Majority of Alcohol Poisoning Deaths in Michigan among Middle-Aged AdultsContact: Jennifer Smith 517-241-2112
For Immediate Release: January 12, 2015
LANSING, Mich. – As the Michigan Department of Community Health (MDCH) continues its efforts to raise awareness about the dangers of binge drinking, a new vital signs report from the Centers for Disease Control and Prevention (CDC) indicates that alcohol poisoning kills an average of 77 people in Michigan each year, and three in four of those deaths involve adults ages 35 - 64 years. The report analyzes alcohol poisoning death rates across 46 states.
“This study dispels the common notion that youth and young adults have the biggest problem with binge drinking,” said Dr. Matthew Davis, chief medical executive of the MDCH. “It emphasizes the need for comprehensive solutions to reduce binge drinking among all ages, including community prevention strategies, screening and counseling by health care providers, and substance abuse treatment when necessary.”
MDCH is currently working to improve public health surveillance about excessive alcohol use and related health outcomes among Michigan residents. In addition to these efforts, MDCH supports state and local public health activities to reduce alcohol poisoning deaths by preventing binge drinking. Some of these activities include partnering with police, community groups, health departments, and health care providers to reduce binge drinking and related harms, monitoring the role of alcohol in injuries and deaths, and supporting proven programs and policies that decrease binge drinking. MDCH also allocates funding to Prepaid Inpatient Health Plans to support prevention, treatment, and recovery services provided at the local level to persons at risk or with substance use disorders related to alcohol use and abuse.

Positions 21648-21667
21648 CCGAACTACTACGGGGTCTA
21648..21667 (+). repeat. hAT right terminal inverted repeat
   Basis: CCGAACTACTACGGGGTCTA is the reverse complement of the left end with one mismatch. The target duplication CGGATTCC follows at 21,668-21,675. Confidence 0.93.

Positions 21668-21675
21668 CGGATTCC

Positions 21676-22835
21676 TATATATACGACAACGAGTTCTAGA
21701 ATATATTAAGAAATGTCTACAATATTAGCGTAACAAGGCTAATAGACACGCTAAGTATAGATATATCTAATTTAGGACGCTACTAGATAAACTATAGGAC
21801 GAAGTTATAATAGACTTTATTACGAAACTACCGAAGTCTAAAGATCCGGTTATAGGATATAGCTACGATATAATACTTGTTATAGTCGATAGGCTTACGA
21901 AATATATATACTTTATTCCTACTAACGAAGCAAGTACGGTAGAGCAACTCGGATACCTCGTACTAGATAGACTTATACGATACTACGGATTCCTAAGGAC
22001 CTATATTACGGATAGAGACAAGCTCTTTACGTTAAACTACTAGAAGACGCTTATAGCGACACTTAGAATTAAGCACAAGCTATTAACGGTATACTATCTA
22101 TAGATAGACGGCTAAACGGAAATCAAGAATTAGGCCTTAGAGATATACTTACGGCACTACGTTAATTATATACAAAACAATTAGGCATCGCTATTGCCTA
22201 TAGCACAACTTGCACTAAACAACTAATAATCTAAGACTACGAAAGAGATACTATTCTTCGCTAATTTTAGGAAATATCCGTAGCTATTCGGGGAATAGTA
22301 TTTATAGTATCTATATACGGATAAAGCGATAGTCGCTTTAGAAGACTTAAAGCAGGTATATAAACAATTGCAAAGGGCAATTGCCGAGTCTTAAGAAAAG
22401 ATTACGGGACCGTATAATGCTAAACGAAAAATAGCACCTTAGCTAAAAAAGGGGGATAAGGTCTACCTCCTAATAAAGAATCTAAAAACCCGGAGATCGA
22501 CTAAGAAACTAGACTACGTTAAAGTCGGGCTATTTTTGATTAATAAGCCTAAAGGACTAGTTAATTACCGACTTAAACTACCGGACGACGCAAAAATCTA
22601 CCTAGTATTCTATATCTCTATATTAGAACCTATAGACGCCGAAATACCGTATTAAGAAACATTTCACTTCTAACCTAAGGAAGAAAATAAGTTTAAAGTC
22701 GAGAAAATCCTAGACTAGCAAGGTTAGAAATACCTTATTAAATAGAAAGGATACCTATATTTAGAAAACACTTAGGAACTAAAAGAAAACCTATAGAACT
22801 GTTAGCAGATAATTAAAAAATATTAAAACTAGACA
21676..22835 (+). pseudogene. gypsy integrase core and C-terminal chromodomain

Binge drinking is defined as consuming four or more drinks for women, and five or more drinks for men on an occasion. The more you drink, the greater your risk of death. Nationally, alcohol poisoning causes an average of six deaths each day, and most deaths occur among men and non-Hispanic whites. American Indians/Alaska Natives have the most alcohol poisoning deaths per million people. Alcohol poisoning deaths are caused by drinking a large amount of alcohol in a short period of time. This can result in very high levels of alcohol in the body, which can shutdown critical areas of the brain that control breathing, heart rate, and body temperature - resulting in death.
The Vital Signs report is available at www.cdc.gov/vitalsigns. The CDC will host a Vital Signs Town Hall Teleconference about this topic on Tuesday, January 13 from 2 to 3 p.m. For information about how to participate, visit http://www.cdc.gov/stltpublichealth/townhall/. For more information about the prevention of excessive alcohol use in Michigan, visit www.michigan.gov/substanceabuseepi.